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The 10 Globalization Lies

Neoliberal lies like "our welfare state is not affordable any more" cannot be refuted with slogan sentences. We must go back and envision alternatives.
The 10 Globalization Lies

[This summary of the 1997 book "The 10 Globalization Lies" by Gerald Boxberger and Herald Klimenta is translated from the German on the World Wide Web, www.physik.uni-regensburg.de. Gerald Boxberger is an economist and free lecturer and journalist on economic and social policy in Regensburg. Herald Klimenta is a physicist who studied economics and globalization.]

Spurred by numerous seminars and lectures, the 1997 book "The 10 Globalization Lies" made clear in a simple way the complex economic connections. In the course of the work, it became clearer that neoliberal lies like "our welfare state is not affordable any more" cannot be refuted with slogan sentences. We must go back and envisage alternatives. This is always lacking in comparable books.

Lie 1: "Globalization is not controllable"

Politicians resolve tariff reductions, common currencies and allow the transfer of great sums of money. Globalization is deliberate and controlled and did not break over us fatefully. In international organizations like the "World Trade Organization" (WTO, successor of GATT) or the OECD, the way is prepared that gradually robs states of their sovereignty (as for example with the Multilateral Agreement on Investments, MAI) and hands sovereignty over to multinational corporations obliged only to profit. If the political will exists, sovereignty could be different than only for the advantage of businesses.

Lie 2: "The welfare state is too expensive"

For 23 years the share of social expenditures in the gross national product has been a nearly constant 33%. Only the burden of earned incomes by social taxes increases. Reason: High unemployment (therefore fewer payees), overloading of social insurance with non-insured 620 DM jobs, very low business taxes and very low increased wages of those liable for insurance.

Lie 3: "Globalization is a chance for overcoming unemployment"

The pressure to produce ever more cheaply arises through intensified international competition. Therefore productivity must be improved through the use of robotics and modern information technology. Consequence: rationalization and dismissals. In 1997, productivity growth was 3.7%. Unemployment can never be combated by promising an economic growth propelled by globalization. That would be utopian. Growth rates would be necessary that would be ecologically fatal.

Lie 4: "Wages in Germany are too high"

Then Germany may not be productive any more. The wage level is justified because productivity in Germany is so high. The export surpluses show that Germany is competitive. Wages could even be higher.

Lie 5: "The state meddles too much in the economy"

The state share for 23 years was a constant 50% although expenditures of the state rose sharply (for example, unemployment benefits). Compared with other industrial states, Germany is in midfield. The "anorexia" of the state shows its unsocial face in the privatization of the postal service and railroads. By the year 2000, 200,000 jobs will be lost here.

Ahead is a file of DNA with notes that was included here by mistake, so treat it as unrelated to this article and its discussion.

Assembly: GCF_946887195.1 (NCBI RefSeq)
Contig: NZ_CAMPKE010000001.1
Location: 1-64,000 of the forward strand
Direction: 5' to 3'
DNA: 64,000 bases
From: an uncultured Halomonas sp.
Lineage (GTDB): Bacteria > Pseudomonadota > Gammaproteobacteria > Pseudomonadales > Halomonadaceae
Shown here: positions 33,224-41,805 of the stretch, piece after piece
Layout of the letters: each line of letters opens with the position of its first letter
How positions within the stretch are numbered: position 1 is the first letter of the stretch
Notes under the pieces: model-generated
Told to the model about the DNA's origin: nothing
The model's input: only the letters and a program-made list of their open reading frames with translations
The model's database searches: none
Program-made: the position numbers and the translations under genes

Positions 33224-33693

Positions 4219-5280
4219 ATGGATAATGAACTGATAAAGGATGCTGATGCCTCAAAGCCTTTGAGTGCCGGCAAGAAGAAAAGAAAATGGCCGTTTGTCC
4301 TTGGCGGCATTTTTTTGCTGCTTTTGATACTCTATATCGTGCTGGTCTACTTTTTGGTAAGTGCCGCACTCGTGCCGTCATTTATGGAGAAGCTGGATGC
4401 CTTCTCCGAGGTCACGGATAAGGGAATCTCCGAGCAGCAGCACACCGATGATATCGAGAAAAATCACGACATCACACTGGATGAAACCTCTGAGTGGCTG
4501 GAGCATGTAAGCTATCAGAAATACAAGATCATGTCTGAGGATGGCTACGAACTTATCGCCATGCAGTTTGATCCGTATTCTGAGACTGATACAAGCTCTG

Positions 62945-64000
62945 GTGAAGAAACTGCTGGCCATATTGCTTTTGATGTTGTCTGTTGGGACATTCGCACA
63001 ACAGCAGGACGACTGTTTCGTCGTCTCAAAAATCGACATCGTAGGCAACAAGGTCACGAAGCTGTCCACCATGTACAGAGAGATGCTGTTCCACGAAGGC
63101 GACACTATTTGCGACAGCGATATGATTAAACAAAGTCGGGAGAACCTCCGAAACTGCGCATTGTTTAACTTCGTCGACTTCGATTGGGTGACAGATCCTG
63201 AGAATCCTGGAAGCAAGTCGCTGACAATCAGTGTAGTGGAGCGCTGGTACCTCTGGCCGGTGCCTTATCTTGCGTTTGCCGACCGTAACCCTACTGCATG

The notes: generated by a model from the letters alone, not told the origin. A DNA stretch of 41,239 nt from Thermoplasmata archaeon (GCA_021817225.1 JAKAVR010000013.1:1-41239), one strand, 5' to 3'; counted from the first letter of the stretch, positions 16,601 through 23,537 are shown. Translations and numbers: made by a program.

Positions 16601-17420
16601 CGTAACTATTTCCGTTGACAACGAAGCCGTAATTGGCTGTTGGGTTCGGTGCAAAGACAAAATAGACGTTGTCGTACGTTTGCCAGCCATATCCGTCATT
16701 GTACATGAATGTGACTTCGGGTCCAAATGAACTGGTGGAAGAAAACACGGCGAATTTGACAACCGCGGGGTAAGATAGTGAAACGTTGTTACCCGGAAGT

Lie 6: "The foreign investments of German industry demonstrate Germany's unattractive position"

German industry invests abroad to open up new markets, to avoid risks in rates of exchange, to be present locally and annex foreign firms. One often hears of firms that went abroad for cost reasons and returned again... The reason lies in the quality of products, the education level of workers and the higher reliability in Germany.

Lie 7: "The Euro benefits everyone"

The Euro will lower costs for businesses in European trade. The competitive pressure will increase. Consequences: rationalization, dismissals and another rise of unemployment. The pressure on wages will increase more - on account of improved Europe-wide comparability.

Lie 8: "Great Britain and the US are models in the creation of jobs and prosperity"

In the US, 2% of the male population of working age do time in prison. The hidden unemployment in both countries is much higher than in Germany. In England, the statistical rule for ascertaining the unemployment rate was changed 32 times. Without the changes, the rate would be 14%. American workers work on the average 430 more hours each year than German workers.

Lie 9: "Developing countries profit from globalization"

80% of humanity is poor. 1.3 billion people have less than $1 per day at their disposal. In 1962, the 46 poorest countries of the world (500 million people) had a share of 1.4% in world trade. In 1995, the share only amounted to a negligible 0.4%. To entice capital, developing countries prostitute themselves for corporations. Unions are prohibited and industrial safety is non-existent.

Lie 10: "Globalization brings diversity everywhere in the world"

Whether the number of apple varieties declines or almost every movie film is of American origin or the only political alternative is neoliberalism - in the age of globalization, profit counts and only big business and great output can keep pace. Genuine diversity is uneconomical. What is sold to us is not real diversity (20 different toothpastes).

Realistic Alternatives

The mobility of capital can be limited with a Tobin tax (currency turnover tax). Through a social-ecological tax reform, transportation costs could be gradually raised to realize a more regional and more ecological economic structure. An increase of demand through increased net wages would noticeably lower unemployment with reducing working hours. European Union law does not contradict that, only the will of industry. Industry will not emigrate when it is most advantageous to produce locally than to transport a crate of wine for example from California to Baden-Wurttenberg.

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